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Women Offender Programs and Issues

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Federally Sentenced Women Maximum Security Interview Project: "Not Letting the Time Do You"

Donna McDonagh, Ph.D.
1999

RTF

Executive Summary

Acknowledgements

PART A: OVERVIEW

1 BACKGROUND

1.1 Introduction
1.2 Research Methodology and Data Analysis
1.3 Security Classification

2 STUDY POPULATION BACKGROUND

2.1 Study Population and Population Segments
2.2 Study Population Demographics: Personal
2.3 Study Population Demographics: Offence
2.4 Study Population Demographics: Institutional

PART B: MAXIMUM SECURITY WOMEN OFFENDER PERSPECTIVES

3 WOMEN'S PERCEPTIONS REGARDING MAXIMUM SECURITY CLASSIFICATION

3.1 Understanding of Reasons for Classification
3.2 Acceptance of Their Classification
3.3 Feelings About Being Classified Maximum Security
3.4 Effects of Maximum Security Classification

4 IDENTIFIED NEED AREAS

4.1 Factors Women Identified as Having Led to Their Imprisonment
4.2 Women Identifying Their Own Needs
4.3 CNIA Identified Need Areas (Domains)
4.4 Women's Perceptions of CNIA-Identified Need Areas

5 WOMEN'S GENERAL PERCEPTIONS REGARDING CLASSIFICATION REDUCTION

5.1 Whether Women Want To Be Classified Down
5.2 Perceived Advantages of Being Classified Down
5.3 Women's Understanding of How Security Levels Can Be Reduced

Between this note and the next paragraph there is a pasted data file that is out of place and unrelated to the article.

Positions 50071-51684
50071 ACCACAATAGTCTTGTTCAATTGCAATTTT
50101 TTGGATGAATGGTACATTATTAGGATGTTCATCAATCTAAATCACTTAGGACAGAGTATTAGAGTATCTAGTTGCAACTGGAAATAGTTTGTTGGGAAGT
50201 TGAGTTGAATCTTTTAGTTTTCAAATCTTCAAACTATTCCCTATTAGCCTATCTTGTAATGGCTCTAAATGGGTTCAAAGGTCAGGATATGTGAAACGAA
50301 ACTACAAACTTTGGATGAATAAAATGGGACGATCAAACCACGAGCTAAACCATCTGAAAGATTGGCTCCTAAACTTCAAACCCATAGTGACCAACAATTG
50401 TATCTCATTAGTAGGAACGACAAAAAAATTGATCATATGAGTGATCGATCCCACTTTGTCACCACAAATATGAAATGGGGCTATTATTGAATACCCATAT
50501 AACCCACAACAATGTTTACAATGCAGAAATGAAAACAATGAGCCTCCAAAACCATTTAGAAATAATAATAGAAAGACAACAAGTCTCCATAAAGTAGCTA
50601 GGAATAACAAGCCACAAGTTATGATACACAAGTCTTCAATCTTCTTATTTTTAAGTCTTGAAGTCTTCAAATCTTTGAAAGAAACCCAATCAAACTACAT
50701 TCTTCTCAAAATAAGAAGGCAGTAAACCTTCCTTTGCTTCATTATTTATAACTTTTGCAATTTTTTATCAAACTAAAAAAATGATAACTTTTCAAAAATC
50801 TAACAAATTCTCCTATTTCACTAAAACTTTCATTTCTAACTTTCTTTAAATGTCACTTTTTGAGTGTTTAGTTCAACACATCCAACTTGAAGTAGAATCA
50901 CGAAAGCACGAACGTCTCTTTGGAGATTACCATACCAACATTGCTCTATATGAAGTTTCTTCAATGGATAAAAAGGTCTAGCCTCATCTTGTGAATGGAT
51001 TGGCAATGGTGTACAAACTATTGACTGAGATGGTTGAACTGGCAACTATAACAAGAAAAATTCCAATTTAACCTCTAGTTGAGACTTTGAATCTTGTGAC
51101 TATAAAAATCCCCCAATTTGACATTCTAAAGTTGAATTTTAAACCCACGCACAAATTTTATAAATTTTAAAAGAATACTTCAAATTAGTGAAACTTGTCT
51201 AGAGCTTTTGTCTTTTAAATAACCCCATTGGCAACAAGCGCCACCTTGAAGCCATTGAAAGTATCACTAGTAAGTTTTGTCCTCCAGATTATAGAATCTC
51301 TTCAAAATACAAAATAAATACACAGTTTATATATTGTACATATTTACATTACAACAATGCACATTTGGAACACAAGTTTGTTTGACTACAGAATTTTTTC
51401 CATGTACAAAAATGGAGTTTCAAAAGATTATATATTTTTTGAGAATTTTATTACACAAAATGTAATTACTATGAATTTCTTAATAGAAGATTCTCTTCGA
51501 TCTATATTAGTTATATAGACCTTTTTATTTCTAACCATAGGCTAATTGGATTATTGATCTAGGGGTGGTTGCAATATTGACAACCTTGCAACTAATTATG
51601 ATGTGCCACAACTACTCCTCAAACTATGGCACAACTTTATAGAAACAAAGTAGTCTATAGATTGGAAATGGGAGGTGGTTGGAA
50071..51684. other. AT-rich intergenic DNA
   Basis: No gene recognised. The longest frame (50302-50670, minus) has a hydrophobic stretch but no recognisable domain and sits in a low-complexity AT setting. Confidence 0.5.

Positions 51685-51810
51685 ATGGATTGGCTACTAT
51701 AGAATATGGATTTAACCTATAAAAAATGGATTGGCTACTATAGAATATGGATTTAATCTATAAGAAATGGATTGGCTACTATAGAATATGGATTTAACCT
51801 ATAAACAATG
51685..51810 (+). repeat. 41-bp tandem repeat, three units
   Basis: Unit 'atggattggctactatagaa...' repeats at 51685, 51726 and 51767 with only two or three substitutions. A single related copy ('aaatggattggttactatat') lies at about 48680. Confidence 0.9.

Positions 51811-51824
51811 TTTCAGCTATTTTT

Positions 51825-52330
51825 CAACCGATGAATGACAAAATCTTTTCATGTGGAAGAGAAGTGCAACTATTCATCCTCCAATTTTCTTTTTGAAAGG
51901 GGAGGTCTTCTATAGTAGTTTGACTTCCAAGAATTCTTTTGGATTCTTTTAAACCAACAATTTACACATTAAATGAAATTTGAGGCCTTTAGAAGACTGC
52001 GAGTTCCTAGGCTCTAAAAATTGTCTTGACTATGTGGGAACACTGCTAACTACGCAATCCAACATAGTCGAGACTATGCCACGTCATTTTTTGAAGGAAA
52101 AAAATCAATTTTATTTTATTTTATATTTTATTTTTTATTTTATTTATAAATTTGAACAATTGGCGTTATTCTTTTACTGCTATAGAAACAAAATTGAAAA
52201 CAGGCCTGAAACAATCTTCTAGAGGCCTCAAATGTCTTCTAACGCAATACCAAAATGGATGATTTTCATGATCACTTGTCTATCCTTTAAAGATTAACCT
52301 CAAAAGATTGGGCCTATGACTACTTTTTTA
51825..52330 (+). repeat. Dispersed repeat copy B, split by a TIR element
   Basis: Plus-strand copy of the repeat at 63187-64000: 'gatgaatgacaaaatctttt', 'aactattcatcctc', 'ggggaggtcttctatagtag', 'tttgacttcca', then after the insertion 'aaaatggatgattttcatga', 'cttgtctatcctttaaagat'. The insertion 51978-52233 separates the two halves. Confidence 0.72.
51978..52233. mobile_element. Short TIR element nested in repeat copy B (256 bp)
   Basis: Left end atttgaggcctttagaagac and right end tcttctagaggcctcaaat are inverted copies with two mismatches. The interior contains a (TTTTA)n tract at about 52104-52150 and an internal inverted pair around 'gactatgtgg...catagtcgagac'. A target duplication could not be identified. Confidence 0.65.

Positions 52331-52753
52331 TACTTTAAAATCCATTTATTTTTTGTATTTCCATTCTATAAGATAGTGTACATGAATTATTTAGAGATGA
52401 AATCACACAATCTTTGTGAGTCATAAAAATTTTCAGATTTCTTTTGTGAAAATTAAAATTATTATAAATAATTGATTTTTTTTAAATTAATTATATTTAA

6 SECURITY CLASSIFICATION REDUCTION: GENERAL

6.1 Responsibility for Reducing Security Levels
6.2 Security Classification Review Process
6.3 What Can CSC do to Help Address Reasons Behind Classification
6.4 Identified Obstacles to Security Classification Reduction
6.5 Women's Attempts to Reduce Their Security Classification
6.6 Factors Women Consider as Helpful When Trying to Reduce Their Security Classification
6.7 Factors Women Consider Not Helpful When Trying to Reduce Their Security Classification

7 SECURITY CLASSIFICATION REDUCTION: PROGRAMS

7.1 Role of Programs
7.2 Program Participation: Motivational Issues
7.3 CSC Core Programs
7.4 Miscellaneous Programs and Activities
7.5 Psychology/Counseling Services
7.6 Women's Suggestions Regarding Programs

8 INSTITUTIONAL/STRUCTURAL/ORGANIZATIONAL FACTORS

8.1 Institutional Climate/Culture
8.2 Physical Environment/Accommodation
8.3 Supervision/Surveillance
8.4 Inmate-Staff Interpersonal Relations
8.5 Closer to Home
8.6 MultiDisciplinary Mental Health Approach
8.7 Community Release

PART C: STAFF PERSPECTIVES

9 IDENTIFICATION AND NEEDS OF MAXIMUM SECURITY WOMEN

10 INTERVENTION

11 STAFF NEEDS/ISSUES

PART D: DISCUSSION

References

Appendix A: Interview Guides